As the first week of training camp comes to a close, Houston Rockets forward Donatas Motiejunas remains the lone restricted free agent still on the market from the class of 2016. This is seemingly an unfathomable spot for Motiejunas – a seven-footer who can play multiple positions and has range on his jumper – but there are a number of reasons why he’s in this position today.
But first things first: Motiejunas has until 11:59 p.m. ET on October 1 to sign the Rockets’ $4,433,683 qualifying offer that was issued over the summer. After that, things get a bit trickier for the veteran. If Motiejunas refuses to sign the qualifying offer by the deadline, the forward will no longer be able to unilaterally accept Houston’s original offer at the same rate unless the franchise chooses to keep it on the table. Assuming good faith negotiations, both sides will then transition into working on a multi-year deal after the deadline passes.
This is a rough spot for Motiejunas. But as a restricted free agent, the only leverage he could have generated would have been in the form of a more lucrative offer from an opposing team swooping in at the last minute – either forcing Houston to match or allowing the forward to pursue another opportunity.
But there’s a reason why other teams have taken a cautious approach with Motiejunas, and it deals with concerns over his health. Back in February, the Rockets traded Motiejunas to the Detroit Pistons in exchange for a 2016 first-round pick. However, the Pistons later rescinded the offer, stating the forward failed his team physical. Motiejunas had missed the majority of the 2015-16 campaign up until that point after undergoing back surgery the previous summer. The forward and his camp have publicly stated the Pistons were looking for a way out of the deal and maintain his health is fine at the present time.
According to Motiejunas’ agent, former player B.J. Armstrong, there is still a possibility of a new deal being reached before the deadline.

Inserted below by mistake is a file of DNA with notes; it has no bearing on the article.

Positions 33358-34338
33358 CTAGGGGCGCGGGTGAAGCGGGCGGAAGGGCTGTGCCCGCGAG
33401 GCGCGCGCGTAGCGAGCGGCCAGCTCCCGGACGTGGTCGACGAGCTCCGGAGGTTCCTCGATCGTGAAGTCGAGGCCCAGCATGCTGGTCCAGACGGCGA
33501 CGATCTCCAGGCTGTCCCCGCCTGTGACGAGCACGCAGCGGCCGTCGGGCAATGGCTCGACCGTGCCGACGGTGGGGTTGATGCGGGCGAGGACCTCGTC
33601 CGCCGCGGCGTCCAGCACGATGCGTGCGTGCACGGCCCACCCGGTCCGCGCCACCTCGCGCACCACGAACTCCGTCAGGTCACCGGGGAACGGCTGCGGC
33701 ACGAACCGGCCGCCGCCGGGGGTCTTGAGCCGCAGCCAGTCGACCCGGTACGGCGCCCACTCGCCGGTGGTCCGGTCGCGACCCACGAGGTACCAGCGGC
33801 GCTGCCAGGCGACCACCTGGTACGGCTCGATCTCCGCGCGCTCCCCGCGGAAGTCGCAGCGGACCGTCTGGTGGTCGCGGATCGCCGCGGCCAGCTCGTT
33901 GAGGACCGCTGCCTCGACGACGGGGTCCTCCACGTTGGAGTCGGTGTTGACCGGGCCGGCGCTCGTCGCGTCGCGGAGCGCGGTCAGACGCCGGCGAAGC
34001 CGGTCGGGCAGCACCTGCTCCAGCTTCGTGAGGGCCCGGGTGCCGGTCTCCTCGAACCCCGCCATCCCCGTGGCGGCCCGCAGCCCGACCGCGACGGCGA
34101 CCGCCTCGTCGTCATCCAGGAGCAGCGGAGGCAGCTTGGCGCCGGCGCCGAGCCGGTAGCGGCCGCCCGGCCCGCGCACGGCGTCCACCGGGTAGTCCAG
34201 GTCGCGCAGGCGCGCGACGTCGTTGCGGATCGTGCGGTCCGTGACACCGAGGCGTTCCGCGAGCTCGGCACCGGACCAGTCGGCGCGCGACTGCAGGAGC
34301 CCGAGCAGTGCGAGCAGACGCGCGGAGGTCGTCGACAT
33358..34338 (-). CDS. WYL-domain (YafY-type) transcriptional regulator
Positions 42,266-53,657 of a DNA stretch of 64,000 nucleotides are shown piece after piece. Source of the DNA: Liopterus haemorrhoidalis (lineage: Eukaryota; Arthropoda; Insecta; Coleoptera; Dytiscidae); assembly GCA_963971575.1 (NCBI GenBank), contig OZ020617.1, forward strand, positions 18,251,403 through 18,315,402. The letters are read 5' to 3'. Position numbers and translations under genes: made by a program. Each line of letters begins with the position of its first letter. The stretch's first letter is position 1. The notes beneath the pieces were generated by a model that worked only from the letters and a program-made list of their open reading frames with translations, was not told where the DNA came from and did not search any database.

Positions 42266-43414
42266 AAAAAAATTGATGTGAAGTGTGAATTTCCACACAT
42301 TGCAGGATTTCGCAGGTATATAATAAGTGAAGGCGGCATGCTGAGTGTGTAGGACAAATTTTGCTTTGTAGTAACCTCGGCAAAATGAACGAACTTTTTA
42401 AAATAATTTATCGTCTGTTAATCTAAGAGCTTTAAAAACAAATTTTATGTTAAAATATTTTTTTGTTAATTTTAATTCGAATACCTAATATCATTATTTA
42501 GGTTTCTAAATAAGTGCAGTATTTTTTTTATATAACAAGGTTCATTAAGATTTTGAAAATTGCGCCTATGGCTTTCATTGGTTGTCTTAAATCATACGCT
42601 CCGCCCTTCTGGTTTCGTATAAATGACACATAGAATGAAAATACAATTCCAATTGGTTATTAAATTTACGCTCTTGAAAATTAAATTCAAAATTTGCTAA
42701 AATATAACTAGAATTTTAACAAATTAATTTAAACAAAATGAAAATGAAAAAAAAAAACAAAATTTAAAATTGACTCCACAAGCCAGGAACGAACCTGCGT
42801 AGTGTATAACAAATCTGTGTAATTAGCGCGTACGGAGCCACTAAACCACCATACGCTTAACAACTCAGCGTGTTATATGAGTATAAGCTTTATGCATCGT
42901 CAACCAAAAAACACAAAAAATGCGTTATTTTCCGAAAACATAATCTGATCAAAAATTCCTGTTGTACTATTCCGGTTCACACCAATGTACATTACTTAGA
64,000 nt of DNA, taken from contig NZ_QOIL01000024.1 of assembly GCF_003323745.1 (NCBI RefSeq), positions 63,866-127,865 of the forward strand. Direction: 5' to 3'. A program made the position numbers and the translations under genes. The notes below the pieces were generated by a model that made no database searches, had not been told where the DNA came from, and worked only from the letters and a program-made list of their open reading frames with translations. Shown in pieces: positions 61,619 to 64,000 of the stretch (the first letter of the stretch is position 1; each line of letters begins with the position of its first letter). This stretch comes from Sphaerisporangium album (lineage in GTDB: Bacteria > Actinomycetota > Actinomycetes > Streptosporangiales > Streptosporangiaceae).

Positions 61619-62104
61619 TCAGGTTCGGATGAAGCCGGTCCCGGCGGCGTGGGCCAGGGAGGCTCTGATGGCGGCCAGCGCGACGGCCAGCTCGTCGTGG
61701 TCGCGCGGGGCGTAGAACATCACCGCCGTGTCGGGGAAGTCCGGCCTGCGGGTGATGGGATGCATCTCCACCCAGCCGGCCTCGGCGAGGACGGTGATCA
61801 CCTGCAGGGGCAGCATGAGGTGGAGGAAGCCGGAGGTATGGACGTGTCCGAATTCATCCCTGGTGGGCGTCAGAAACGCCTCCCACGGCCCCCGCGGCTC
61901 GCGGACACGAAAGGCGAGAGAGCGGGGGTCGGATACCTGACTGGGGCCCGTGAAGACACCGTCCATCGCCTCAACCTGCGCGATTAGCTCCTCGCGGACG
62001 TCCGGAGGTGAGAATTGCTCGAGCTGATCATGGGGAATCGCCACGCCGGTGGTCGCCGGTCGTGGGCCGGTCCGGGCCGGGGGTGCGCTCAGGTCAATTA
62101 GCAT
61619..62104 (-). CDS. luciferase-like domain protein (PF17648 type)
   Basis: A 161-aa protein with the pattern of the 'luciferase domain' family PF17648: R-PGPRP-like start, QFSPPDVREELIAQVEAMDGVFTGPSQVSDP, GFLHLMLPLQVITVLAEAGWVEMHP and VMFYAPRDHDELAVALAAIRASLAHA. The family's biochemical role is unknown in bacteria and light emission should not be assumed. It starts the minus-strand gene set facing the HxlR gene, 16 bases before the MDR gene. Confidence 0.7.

“There’s only so much we can do based on the current CBA,” Armstrong said, according to Calvin Watkins of ESPN, hinting at the limitation of options due to restricted free agency. “I’m not frustrated – this is what it is. We’ll know where the Rockets stand by [Oct. 1]. All deals get done in the 11th hour.”
For the time being, it appears the Rockets, who have the leverage, are holding tight when it comes to Motiejunas. They hired veteran head coach Mike D’Antoni over the summer and Motiejunas says the new skipper believes he can play a significant role in the rotation. But Houston doesn’t have to bid against themselves if the market is cold on Motiejunas at the moment. Even if the deadline passes, Motiejunas remains a restricted free agent and the team will still be able to match any offer for his services.
According to Armstrong, there haven’t been serious negotiations between the sides.
“They haven’t made us a serious offer,” Armstrong said. “Our moment of truth will be Oct. 1. We’ll make a decision on that day.”
To recap Motiejunas’ options as we approach the deadline:
- Sign the $4,433,683 qualifying offer and immediately report to camp. By doing this, the veteran will become an unrestricted free agent next summer, when the league’s salary cap is expected to be approximately $102 million.
- Refuse the $4,433,683 qualifying offer and take his changes working on a multi-year deal outside the restrictions of the original offer. Keep in mind in this scenario, the Rockets wouldn’t be forced to honor the original $4,433,683 offer and could offer the veteran less (although unlikely).
- Secure a deal from an opposing team which will either force Houston to match the offer or allow him to take his talents elsewhere
Cleveland Cavaliers forward Tristan Thompson was in a similar position last year around this time and opted to let the deadline pass without signing Cleveland’s $6.8 million qualifying offer. Thompson’s situation differs from Motiejunas’ in a variety of ways, namely that the center already had a five-year, $80 million offer on the table from the franchise. Thompson originally wanted a deal upwards of $95 million before settling for $82 million on October 21, 2015 – roughly three weeks after the qualifying offer deadline passed. Thompson also doesn’t have the injury concerns that hinder Motiejunas’ value, as the center hasn’t missed a game over the past four seasons.
Motiejunas, 26, has a big decision to make over the next calendar day: Accept the deal and bet on his health in order to cash in on a lucrative deal next summer, or continue trying to hammer out a long term deal with the Rockets even though the market is cold for his services right now – which will impact Houston’s offer.
Either way, the Rockets appear to be in a strong position unless Motiejunas and Armstrong can somehow work out a little wiggle room.
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